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Sequential inversion of surface wave dispersion curves and geoid anomalies integrated to shear wave splitting analysis: new constraints on the velocity, attenuation, density, and anisotropy structures of the crust and upper mantle beneath South America

Grant number: 22/04357-0
Support type:Regular Research Grants
Duration: August 01, 2022 - July 31, 2024
Field of knowledge:Physical Sciences and Mathematics - Geosciences - Geophysics
Principal researcher:Carlos Alberto Moreno Chaves
Grantee:Carlos Alberto Moreno Chaves
Home Institution: Instituto de Astronomia, Geofísica e Ciências Atmosféricas (IAG). Universidade de São Paulo (USP). São Paulo , SP, Brazil
Assoc. researchers: Cristobal Condori Quispe ; George Sand Leão Araújo de França ; Giuliano Sant'Anna Marotta ; Jeroen Ritsema ; Mônica Giannoccaro Von Huelsen ; Roberto Hirata Junior ; Susanne Tainá Ramalho Maciel ; Victor Sacek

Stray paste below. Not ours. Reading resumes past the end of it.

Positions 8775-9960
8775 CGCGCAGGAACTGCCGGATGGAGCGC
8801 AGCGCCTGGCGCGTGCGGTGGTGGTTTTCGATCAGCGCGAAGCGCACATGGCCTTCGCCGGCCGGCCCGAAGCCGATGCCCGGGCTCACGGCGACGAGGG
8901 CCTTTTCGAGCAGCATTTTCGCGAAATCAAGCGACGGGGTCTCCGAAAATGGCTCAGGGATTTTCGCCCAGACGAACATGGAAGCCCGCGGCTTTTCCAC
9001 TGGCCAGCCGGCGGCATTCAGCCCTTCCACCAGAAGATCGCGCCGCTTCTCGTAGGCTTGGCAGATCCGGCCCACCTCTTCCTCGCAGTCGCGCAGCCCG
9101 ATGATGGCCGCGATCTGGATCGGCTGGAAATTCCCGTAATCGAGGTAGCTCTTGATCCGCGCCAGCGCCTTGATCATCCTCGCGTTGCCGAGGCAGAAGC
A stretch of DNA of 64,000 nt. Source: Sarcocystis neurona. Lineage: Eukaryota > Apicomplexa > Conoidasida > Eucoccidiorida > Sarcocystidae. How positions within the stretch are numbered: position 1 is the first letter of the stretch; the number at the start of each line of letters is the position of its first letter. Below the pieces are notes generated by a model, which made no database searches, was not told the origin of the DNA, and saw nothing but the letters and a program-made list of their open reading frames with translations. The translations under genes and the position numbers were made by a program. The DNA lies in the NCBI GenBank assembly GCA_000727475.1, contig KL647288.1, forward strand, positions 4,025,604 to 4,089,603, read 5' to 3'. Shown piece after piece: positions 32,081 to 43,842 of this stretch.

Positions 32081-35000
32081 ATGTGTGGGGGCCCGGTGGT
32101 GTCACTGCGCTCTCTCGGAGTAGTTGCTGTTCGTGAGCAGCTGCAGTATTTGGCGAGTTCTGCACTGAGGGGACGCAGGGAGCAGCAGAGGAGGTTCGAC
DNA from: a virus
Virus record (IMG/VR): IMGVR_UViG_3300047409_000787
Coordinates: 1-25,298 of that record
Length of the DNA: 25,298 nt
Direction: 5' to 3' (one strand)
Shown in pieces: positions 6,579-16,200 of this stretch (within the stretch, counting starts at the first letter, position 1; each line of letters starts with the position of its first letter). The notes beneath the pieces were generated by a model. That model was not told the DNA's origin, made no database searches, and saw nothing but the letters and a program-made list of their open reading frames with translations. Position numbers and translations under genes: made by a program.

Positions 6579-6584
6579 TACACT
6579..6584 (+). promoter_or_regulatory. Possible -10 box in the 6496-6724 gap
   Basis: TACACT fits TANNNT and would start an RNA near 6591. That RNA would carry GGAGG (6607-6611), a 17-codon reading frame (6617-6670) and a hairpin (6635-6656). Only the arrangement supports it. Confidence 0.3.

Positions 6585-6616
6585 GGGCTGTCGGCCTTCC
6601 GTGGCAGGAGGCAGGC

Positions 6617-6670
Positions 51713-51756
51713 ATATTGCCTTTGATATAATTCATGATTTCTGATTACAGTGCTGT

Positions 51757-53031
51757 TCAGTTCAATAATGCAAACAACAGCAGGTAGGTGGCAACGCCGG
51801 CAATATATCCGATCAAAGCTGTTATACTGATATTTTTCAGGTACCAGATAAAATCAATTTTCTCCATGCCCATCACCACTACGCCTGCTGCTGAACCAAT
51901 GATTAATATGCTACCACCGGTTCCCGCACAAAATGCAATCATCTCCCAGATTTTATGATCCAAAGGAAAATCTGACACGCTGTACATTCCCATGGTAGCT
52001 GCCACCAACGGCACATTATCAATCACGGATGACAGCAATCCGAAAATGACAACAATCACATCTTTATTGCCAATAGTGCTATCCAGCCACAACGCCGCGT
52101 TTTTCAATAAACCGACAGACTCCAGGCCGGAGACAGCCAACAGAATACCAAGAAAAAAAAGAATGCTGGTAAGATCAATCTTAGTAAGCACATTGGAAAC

Integrating different geophysical datasets is essential to obtain improved models of the Earth's interior heterogeneities, as it helps to restrict the solution space of the properties investigated by each method. Although new models of physical properties in South America have been derived, they still lack resolution, making it difficult to clearly distinguish all geological features and estimate compositional and thermal variations in order to link them with past geodynamic processes responsible for the current tectonic setting of this region. These models are no longer just important for pure research since it has been shown they have, for example, important socioeconomic and environmental applications, such as targeting potential giant metal reserves of base metals, which are essential for the replacement of fossil energy by the so-called clean energy for sustainable development purposes. Thus, in this project, we will use a combination of methodologies to obtain new constraints on the 3D shear wave velocity, attenuation, density, and anisotropic structures of the crust and mantle beneath South America. High-resolution S-wave velocity, attenuation, anisotropy, and density models will be derived from the sequential inversion of phase velocity and amplitude dispersion curves of Rayleigh and Love waves and geoid anomalies. A joint posterior probability density function will be used to express the likelihood of the solution to our problem. We will develop a machine-learning-based algorithm to measure Rayleigh and Love waves amplitude and phase velocity dispersion curves from seismograms recorded by all stations available in South America and model them with Fréchet kernels so that finite-frequency effects are considered. The residual geoid anomalies to be inverted will be obtained by removing the known lithospheric component effects, which mask the signal of density perturbations in the mantle, and modeled using tesseroids to take into account the Earth's sphericity. We will provide additional constraints to our surface-wave anisotropy model by integrating receiver function studies for analysis of P-wave phases converted to S-wave, and analysis of seismograms for determination of anisotropic parameters associated with the shear wave splitting of WKS, with the use of the traversal component minimization method. The isotropic high-resolution S-wave velocity will be used to derive a new lithosphere thickness model for the whole continent. Based on the improved 3D density structure of the lithosphere obtained in this project, we will numerically calculate the stress field in the crust and lithospheric mantle considering variable rheology in accordance with the different lithological layers in the continental lithosphere and adjacent oceanic plates. Geodetic observations using GNSS time series will be performed and combined with azimuthal seismic anisotropy and numerical simulation of the stress field to provide insight into the balance of forces driving deformation across South America. (AU)

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